Son of Zylatron

built by Mike Otis

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Target Environment Locomotion Method
Indoors 3 Wheels
Sensors / Input Devices Actuators / Output Devices
IR sensors
whiskers
microphone
matrix keyboard
modified R/C servos
voice synthesizer
LCD display
Control Method Power Source
Autonomous Battery
CPU Type Operating System
BASIC Stamp None
Programming Lanuage Weight
BASIC 2 lbs. 2 oz
Time to build Cost to build
several weekends around $500
URL for more information
N/A
Comments
This is my next addition to a family of personal home robots! Son of Zylatron is seen at lower left, with Father Zylatron in the background. For more technical info about Zylatron, see its RoboMenu entry.

Son of Zylatron has 3 computers, and is partially built up from a BoeBot robotics parts kit. Several additional computer stages were added and networked using a circuit designed to act like a mini-token ring. The greatest challenge was duplicating the functions of the previous robot and keeping all the parts tiny and the weight down so as not to overtax the two servos.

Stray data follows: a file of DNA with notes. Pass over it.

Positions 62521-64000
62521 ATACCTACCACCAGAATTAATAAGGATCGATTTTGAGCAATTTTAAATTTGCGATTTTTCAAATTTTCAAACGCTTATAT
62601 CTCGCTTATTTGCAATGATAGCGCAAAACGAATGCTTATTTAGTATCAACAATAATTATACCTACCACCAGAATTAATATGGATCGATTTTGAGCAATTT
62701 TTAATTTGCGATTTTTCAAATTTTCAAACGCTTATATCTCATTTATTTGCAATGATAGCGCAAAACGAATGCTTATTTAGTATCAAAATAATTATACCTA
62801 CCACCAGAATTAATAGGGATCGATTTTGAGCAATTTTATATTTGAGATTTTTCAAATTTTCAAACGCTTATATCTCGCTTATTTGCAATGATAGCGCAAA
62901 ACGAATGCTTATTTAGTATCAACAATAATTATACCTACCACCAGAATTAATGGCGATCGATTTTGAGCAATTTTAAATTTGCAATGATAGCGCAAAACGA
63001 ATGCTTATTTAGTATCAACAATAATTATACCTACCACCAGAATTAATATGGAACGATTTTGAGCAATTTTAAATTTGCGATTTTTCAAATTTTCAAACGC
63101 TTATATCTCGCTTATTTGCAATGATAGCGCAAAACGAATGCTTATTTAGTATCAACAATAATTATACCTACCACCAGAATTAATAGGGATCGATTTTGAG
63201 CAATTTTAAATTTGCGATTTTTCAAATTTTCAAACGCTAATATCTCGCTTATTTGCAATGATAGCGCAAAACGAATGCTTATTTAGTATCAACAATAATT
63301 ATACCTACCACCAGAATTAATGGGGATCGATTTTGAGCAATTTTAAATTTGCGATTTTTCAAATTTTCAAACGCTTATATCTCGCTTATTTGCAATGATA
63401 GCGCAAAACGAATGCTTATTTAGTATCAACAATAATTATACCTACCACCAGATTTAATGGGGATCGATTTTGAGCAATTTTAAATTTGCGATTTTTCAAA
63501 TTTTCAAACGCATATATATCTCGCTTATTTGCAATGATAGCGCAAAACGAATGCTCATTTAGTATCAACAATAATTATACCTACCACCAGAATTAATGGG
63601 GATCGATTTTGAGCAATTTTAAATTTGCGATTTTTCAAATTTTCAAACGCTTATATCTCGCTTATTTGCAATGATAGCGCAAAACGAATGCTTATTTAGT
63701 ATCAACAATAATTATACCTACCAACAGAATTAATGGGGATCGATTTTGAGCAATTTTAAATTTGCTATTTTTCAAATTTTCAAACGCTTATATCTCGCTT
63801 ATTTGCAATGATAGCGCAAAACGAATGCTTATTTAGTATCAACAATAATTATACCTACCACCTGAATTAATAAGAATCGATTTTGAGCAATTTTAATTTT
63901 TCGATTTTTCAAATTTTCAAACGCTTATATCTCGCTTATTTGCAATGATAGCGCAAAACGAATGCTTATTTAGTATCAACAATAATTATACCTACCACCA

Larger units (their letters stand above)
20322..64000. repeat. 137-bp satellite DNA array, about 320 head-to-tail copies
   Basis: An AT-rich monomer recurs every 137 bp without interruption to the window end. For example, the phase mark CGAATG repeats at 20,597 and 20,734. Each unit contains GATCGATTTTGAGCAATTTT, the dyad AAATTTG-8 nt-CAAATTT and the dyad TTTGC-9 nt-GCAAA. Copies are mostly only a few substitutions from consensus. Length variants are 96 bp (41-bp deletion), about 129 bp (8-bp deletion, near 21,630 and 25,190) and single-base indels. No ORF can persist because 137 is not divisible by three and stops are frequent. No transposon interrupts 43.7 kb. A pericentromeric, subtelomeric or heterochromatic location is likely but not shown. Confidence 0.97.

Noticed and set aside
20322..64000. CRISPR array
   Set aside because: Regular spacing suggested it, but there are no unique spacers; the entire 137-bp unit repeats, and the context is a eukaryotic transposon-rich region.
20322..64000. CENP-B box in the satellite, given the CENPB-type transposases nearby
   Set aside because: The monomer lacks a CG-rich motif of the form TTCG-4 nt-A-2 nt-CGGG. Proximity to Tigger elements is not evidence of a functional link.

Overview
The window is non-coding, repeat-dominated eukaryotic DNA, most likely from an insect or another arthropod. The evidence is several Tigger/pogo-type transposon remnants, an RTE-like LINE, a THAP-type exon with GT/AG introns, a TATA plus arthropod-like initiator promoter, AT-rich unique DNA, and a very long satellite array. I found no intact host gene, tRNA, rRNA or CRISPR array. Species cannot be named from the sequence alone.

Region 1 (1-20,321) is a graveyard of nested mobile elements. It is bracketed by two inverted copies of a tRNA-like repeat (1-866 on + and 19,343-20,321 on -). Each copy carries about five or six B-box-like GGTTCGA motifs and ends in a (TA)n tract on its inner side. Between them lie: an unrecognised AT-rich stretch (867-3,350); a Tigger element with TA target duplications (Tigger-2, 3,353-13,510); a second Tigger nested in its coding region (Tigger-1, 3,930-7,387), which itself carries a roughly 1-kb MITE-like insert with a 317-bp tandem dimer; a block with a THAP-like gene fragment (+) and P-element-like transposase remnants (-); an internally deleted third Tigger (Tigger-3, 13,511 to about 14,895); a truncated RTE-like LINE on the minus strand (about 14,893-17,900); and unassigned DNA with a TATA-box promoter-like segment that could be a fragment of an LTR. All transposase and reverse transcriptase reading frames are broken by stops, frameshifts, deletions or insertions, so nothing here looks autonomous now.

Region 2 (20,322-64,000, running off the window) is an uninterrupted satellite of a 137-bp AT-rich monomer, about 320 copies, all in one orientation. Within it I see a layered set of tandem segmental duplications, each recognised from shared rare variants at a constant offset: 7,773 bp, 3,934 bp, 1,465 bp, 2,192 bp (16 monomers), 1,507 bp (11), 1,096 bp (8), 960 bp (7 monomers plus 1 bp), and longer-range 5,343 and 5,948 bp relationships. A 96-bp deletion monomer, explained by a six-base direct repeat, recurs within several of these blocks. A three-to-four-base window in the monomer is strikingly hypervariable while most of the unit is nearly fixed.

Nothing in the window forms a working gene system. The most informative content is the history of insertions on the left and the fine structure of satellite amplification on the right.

The primary level is a Basic Stamp 2 computer mounted on a BOE, Board of Education. The second level is a more powerful Basic Stamp 2SX computer with expansion cards on top, including a Parallax AppMod solderless breadboard and prototype board.

At top, a StampMem circuit board provides extra memory, and a Basic Stamp I OEM computer is wired to handle I/O and dedicated processes. An electronic voice can function on either the Basic Stamp 1 or 2, using a vintage voice synthesizer IC set (General Instruments SPO-256). The chip uses allophones, an advantage over specific phonemes, giving it capability to speak any language as programmed.

Motion control is provided by two 45 gram servos modified for continuous rotation. IR gives ranging information for navigation, and two whiskers provide tactile feedback. A serial LCD reports parameters. A MemKey interface, and micro matrix keyboard are recent additions.

For voice input commands, there is a dedicated Voice Direct Speech Recognition kit, which can be trained to recognize words or phrases in any language.

The BS2 and BS2SX computers are programmed by downloading instructions with an HP desktop computer using Windows 98 and a serial cable. The BS1 is programmed using a Twinhead laptop with DOS and a parallel cable.

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